Digital fingerprinting is a technology which aims to embed unique marks with traceability in order to identify users who use their multimedia content for unintended purpose. A cost-efficient attack against digital fingerprinting, known as collusion attack, involves a group of users who combine their fingerprinted content for the purpose of attenuating or removing the fingerprints. In this paper, we analyze and simulate the effect of Gaussian noise with different energies added in the noise-free forgery on both the detection performance of correlation-based detector and the perceptual quality of the attacked content. Based upon the analysis and the principal of informed watermark embedding, we propose a novel collusion attack strategy,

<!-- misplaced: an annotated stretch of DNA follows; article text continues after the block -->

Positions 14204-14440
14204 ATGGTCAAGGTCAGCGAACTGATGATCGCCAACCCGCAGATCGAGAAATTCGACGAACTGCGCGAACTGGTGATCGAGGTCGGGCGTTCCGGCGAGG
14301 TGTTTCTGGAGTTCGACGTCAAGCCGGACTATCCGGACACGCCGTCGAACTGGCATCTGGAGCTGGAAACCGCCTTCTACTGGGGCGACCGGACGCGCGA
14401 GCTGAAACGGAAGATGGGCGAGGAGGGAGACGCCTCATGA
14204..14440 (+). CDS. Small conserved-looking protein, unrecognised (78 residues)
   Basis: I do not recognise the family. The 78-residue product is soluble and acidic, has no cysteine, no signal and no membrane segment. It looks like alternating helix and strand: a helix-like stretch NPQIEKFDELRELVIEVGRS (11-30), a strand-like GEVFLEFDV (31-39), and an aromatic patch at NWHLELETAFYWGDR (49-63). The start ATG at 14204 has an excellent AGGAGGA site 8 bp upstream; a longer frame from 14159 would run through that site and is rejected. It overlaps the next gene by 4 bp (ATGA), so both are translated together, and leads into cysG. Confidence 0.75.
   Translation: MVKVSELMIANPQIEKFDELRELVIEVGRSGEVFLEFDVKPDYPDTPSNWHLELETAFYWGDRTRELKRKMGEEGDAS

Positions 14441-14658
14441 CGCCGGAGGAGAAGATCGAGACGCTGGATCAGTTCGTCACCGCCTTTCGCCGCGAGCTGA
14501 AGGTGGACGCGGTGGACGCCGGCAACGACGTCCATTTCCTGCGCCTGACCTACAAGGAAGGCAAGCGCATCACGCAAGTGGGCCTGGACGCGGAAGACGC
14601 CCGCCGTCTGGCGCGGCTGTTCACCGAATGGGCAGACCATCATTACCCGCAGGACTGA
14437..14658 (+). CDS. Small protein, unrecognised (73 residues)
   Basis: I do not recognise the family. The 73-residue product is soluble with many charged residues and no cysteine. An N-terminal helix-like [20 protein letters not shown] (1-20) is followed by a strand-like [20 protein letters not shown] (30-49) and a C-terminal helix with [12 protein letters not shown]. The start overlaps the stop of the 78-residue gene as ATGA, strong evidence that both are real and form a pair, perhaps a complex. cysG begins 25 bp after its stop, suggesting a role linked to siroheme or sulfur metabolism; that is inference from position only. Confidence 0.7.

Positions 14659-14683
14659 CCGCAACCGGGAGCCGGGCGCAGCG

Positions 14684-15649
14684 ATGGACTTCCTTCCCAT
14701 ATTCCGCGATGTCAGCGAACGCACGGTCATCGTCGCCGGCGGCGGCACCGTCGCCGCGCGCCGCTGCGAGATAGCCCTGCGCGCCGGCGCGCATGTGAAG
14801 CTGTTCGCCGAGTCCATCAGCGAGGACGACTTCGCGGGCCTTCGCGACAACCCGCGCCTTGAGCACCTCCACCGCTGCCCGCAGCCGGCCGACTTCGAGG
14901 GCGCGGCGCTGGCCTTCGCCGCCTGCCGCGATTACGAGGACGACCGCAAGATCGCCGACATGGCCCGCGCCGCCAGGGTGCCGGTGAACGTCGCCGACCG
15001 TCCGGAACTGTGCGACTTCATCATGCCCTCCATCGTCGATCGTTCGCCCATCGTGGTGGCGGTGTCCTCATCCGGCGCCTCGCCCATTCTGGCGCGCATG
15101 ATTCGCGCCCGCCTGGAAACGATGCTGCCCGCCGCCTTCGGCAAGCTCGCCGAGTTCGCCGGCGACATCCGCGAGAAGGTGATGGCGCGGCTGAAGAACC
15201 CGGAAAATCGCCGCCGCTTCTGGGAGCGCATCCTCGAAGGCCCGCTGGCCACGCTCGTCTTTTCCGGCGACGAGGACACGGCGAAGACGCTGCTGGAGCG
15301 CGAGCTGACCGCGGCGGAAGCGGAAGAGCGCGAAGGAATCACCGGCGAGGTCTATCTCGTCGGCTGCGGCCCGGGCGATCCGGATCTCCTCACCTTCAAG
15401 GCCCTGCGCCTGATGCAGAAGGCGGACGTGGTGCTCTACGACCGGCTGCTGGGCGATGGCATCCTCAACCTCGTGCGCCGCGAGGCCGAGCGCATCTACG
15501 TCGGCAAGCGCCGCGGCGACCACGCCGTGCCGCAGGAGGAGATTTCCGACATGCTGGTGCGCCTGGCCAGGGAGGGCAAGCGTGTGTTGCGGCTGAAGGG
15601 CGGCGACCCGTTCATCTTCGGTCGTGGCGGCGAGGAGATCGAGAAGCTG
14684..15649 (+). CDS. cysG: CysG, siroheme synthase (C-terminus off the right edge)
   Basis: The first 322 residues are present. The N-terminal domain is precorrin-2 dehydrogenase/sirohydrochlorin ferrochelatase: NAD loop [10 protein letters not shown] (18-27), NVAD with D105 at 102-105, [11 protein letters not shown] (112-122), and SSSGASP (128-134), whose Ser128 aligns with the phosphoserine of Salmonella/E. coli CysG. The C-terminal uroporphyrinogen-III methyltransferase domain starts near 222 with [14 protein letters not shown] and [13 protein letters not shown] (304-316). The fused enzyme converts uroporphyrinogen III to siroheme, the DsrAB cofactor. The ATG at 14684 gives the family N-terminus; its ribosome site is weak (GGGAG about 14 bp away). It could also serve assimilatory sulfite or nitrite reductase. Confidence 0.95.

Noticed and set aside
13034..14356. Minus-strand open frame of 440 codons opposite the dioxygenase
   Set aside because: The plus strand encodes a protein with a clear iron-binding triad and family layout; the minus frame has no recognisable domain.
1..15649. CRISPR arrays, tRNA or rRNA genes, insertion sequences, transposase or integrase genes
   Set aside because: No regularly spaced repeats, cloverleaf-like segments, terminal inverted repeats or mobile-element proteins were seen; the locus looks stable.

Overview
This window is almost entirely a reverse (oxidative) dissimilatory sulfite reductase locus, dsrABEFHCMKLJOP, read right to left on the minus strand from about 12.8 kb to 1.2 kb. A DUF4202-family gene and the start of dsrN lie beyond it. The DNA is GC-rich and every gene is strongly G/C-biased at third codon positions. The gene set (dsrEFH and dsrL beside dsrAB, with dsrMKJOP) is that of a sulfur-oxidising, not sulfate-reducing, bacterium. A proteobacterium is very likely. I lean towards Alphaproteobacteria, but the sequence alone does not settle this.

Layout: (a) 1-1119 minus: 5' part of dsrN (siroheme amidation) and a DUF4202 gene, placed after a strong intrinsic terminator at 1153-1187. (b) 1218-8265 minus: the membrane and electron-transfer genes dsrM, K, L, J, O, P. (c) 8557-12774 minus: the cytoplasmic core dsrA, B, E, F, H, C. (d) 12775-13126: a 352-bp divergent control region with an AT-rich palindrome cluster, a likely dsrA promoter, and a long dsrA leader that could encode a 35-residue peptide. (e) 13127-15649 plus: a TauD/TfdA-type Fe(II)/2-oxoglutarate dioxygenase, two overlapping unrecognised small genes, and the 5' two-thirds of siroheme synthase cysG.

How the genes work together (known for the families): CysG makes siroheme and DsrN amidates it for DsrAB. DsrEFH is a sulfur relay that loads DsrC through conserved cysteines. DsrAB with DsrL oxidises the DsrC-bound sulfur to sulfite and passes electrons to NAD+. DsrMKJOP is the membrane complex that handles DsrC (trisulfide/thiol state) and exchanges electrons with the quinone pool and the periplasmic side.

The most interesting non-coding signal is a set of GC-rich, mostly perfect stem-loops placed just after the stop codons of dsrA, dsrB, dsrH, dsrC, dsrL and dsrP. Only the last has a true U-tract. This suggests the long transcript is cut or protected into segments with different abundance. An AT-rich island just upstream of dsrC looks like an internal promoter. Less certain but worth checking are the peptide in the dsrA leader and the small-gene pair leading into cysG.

self-adaptive noise optimization (SANO)
collusion attack. The experimental results, under the assumption that orthogonal fingerprints are used, show that the proposed collusion attack performs more effectively than the most of existed collusion attacks. Less than three pieces of fingerprinted content can sufficiently interrupt orthogonal fingerprints which accommodate many thousands of users. Meanwhile, high fidelity of the attacked content is retained after the proposed collusion attack.